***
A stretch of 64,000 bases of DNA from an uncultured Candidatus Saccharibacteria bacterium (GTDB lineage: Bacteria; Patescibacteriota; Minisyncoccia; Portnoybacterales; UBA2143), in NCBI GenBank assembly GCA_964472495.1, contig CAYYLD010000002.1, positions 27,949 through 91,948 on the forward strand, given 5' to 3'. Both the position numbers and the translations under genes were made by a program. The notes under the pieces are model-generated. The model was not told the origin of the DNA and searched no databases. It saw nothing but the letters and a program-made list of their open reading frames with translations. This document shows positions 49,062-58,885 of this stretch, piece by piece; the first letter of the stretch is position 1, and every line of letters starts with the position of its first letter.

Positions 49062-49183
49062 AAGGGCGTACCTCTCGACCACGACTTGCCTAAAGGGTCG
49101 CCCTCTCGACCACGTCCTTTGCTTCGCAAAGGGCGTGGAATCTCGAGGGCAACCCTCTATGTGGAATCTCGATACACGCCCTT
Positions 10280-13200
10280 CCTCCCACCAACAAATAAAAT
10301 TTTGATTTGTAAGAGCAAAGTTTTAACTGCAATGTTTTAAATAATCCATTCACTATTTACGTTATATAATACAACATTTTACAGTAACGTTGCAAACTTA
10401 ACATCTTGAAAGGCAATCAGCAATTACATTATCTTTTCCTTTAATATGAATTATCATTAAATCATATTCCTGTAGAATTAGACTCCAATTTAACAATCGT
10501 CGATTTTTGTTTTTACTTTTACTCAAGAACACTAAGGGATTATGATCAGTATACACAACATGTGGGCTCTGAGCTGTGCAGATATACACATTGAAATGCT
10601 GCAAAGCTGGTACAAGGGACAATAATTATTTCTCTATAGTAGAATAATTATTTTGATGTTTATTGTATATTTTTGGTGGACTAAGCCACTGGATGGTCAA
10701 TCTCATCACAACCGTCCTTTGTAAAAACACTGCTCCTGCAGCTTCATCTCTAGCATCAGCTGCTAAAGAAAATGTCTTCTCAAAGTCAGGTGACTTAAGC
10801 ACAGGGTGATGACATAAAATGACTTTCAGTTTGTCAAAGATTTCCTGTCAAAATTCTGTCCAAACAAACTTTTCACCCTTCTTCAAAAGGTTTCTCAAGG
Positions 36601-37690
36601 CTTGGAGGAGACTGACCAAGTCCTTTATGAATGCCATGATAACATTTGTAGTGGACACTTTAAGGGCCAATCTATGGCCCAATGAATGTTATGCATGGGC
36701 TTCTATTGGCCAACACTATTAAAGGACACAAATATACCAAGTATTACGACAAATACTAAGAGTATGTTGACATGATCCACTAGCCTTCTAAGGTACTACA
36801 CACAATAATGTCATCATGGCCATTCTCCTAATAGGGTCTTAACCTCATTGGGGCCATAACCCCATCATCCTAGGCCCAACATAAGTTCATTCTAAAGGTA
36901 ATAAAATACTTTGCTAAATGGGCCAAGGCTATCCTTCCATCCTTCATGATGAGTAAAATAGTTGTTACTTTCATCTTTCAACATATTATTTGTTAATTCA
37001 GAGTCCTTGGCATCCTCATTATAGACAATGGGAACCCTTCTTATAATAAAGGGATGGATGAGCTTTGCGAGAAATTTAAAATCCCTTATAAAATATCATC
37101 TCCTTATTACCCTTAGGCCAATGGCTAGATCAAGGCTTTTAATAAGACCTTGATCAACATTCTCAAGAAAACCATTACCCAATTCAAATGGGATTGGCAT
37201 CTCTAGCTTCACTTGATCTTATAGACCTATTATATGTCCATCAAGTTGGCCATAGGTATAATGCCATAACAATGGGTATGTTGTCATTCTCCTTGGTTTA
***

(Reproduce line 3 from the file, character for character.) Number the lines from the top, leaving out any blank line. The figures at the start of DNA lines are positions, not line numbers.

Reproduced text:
49062 AAGGGCGTACCTCTCGACCACGACTTGCCTAAAGGGTCG